Observation of patients with SARS and MERS coronaviruses has suggested that the immune mechanism may be poorly regulated, such that macrophages and T lymphocytes overproduce or hyper-regulate cytokines, resulting in systemic inflammatory response syndrome (SIRS), also called cytokine storm. A rapid, well-coordinated innate immune response against viral infection would keep the virus from replicating and prevent its effects, but a poorly regulated or excessive immune response could cause cell damage.13 Experiments with cells in vitro have demonstrated delayed release of cytokines and other kinins in respiratory epithelial cells, dendritic cells and macrophages early in the course of SARS-2 infection. Cells later secrete interferon (IFN) antiviral factors and high levels of pro-inflammatory cytokines such as interleukins (ILs) (IL-1 and IL-6) and tumour necrosis factor (TNF). Secretion of these substances induces further production and release of cytokines, which cause severe cell damage.14,15

SARS-2, like SARS-1 and MERS, infects epithelial cells in human airways (type II lung cells), where THP-1 cells (members of a monocytic cell line), macrophages and dendritic cells induce delayed but elevated levels of pro-inflammatory substances. Serum cytokine and chemokine levels are significantly higher in patients with severe disease than in patients with milder disease.

From these studies, it may be gleaned that a poorly controlled, exaggerated cytokine response by cells infected with SARS-2 could play a significant role in COVID-19's pathogenesis and progression towards severe stages of ARDS.16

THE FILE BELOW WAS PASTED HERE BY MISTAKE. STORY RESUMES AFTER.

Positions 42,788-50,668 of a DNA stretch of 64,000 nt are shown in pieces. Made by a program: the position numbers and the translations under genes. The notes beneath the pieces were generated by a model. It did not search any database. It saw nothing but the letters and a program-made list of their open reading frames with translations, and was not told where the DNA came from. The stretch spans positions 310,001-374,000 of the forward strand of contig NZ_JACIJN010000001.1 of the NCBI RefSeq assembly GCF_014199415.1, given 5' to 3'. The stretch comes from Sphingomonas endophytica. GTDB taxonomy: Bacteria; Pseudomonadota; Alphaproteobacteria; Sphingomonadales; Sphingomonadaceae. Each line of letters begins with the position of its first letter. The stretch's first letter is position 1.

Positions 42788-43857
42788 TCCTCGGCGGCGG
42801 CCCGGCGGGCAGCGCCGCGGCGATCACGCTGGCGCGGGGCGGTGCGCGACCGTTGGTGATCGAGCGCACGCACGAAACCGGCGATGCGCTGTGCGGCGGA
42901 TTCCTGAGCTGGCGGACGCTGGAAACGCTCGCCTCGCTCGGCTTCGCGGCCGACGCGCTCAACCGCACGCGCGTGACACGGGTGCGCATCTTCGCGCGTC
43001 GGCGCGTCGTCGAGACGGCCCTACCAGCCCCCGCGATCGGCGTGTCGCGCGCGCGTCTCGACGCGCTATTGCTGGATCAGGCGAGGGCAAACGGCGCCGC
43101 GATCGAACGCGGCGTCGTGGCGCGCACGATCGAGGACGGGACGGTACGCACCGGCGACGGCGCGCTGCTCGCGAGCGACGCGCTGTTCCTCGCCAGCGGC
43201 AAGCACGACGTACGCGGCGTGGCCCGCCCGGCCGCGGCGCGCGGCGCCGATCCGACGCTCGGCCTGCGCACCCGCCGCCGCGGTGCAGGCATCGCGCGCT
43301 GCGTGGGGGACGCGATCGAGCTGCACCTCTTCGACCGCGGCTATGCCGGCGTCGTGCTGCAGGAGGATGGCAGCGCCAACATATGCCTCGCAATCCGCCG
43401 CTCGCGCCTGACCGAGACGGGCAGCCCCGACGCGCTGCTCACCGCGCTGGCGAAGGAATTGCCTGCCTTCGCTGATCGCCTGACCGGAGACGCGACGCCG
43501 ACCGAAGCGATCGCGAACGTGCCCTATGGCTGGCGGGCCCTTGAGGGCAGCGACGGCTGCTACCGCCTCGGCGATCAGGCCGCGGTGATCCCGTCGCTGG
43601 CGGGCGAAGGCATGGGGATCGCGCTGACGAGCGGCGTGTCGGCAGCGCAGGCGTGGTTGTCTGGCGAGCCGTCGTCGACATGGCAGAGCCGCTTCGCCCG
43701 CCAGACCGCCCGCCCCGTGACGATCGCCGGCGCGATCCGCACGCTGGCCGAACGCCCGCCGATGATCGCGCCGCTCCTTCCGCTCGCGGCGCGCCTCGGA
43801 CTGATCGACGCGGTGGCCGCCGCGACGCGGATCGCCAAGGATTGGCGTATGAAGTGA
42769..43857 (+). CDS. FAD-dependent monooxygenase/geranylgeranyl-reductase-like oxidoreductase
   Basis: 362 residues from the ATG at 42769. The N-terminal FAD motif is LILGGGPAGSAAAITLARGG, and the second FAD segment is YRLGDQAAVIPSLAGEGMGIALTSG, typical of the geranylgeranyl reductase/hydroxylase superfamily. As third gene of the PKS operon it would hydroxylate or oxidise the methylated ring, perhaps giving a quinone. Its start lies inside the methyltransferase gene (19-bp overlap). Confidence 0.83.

Signs and symptoms

Signs and symptoms can be categorised into five groups:

  • 1

    No signs or symptoms (asymptomatic).

  • 2

    Mild to moderate disease (80%).

  • 3

    Severe disease and hospitalisation (13%).

  • 4

    Critical disease and intensive care unit (ICU) admission (5%).

  • 5

    Death (2%).

The true percentage of asymptomatic patients is difficult to ascertain. Zhu et al. published a meta-analysis of 38 studies that enrolled a population of 3062 patients with COVID-19, 12% of whom were asymptomatic.17 On the Diamond Princess cruise ship, out of 634 patients with a positive reverse transcription-polymerase chain reaction (RT-PCR) test, the actual proportion of asymptomatic patients was 18%.17,18 Men and women are affected similarly, with slightly higher rates in men (50%–62%).18

The most common symptom is fever (80%–98%), in the evening; in many cases, it is high and accompanied by chills and sweating. Cough is the second most common symptom (63%–70%). Usually it is dry, though in 30%–40% of patients it is accompanied by expectoration. There is a highly characteristic association with muscle pain (45%), severe weakness (asthenia) and tiredness. Anorexia has been observed in 39% of patients and usually accounts for weight loss, along with loss of taste and smell.19–21 Signs in children tend to be milder and may even go unnoticed, though links to vasculitis, Kawasaki disease and multisystem inflammatory syndrome in children have been found.22 Children are also more prone to skin problems such as rashes, urticarial lesions and pernio-like acral ischaemia.23,24